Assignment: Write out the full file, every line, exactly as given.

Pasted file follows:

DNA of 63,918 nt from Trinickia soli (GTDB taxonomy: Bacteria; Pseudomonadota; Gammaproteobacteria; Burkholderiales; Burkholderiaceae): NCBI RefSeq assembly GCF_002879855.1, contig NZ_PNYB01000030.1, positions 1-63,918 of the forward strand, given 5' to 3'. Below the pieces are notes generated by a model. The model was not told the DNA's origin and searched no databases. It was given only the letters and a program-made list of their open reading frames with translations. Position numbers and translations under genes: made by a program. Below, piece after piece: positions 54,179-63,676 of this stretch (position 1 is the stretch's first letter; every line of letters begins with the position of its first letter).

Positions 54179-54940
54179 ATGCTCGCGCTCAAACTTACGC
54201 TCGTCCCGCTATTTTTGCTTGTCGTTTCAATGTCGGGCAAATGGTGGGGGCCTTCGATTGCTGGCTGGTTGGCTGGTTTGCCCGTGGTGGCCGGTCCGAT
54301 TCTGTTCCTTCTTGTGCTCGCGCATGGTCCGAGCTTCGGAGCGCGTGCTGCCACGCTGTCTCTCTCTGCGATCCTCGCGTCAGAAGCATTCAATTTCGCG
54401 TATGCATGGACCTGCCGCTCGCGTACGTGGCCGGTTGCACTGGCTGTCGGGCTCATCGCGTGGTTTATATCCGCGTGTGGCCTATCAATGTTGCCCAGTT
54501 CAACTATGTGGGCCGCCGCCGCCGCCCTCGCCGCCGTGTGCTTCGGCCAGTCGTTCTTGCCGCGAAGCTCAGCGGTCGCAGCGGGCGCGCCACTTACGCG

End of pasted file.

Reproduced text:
DNA of 63,918 nt from Trinickia soli (GTDB taxonomy: Bacteria; Pseudomonadota; Gammaproteobacteria; Burkholderiales; Burkholderiaceae): NCBI RefSeq assembly GCF_002879855.1, contig NZ_PNYB01000030.1, positions 1-63,918 of the forward strand, given 5' to 3'. Below the pieces are notes generated by a model. The model was not told the DNA's origin and searched no databases. It was given only the letters and a program-made list of their open reading frames with translations. Position numbers and translations under genes: made by a program. Below, piece after piece: positions 54,179-63,676 of this stretch (position 1 is the stretch's first letter; every line of letters begins with the position of its first letter).

Positions 54179-54940
54179 ATGCTCGCGCTCAAACTTACGC
54201 TCGTCCCGCTATTTTTGCTTGTCGTTTCAATGTCGGGCAAATGGTGGGGGCCTTCGATTGCTGGCTGGTTGGCTGGTTTGCCCGTGGTGGCCGGTCCGAT
54301 TCTGTTCCTTCTTGTGCTCGCGCATGGTCCGAGCTTCGGAGCGCGTGCTGCCACGCTGTCTCTCTCTGCGATCCTCGCGTCAGAAGCATTCAATTTCGCG
54401 TATGCATGGACCTGCCGCTCGCGTACGTGGCCGGTTGCACTGGCTGTCGGGCTCATCGCGTGGTTTATATCCGCGTGTGGCCTATCAATGTTGCCCAGTT
54501 CAACTATGTGGGCCGCCGCCGCCGCCCTCGCCGCCGTGTGCTTCGGCCAGTCGTTCTTGCCGCGAAGCTCAGCGGTCGCAGCGGGCGCGCCACTTACGCG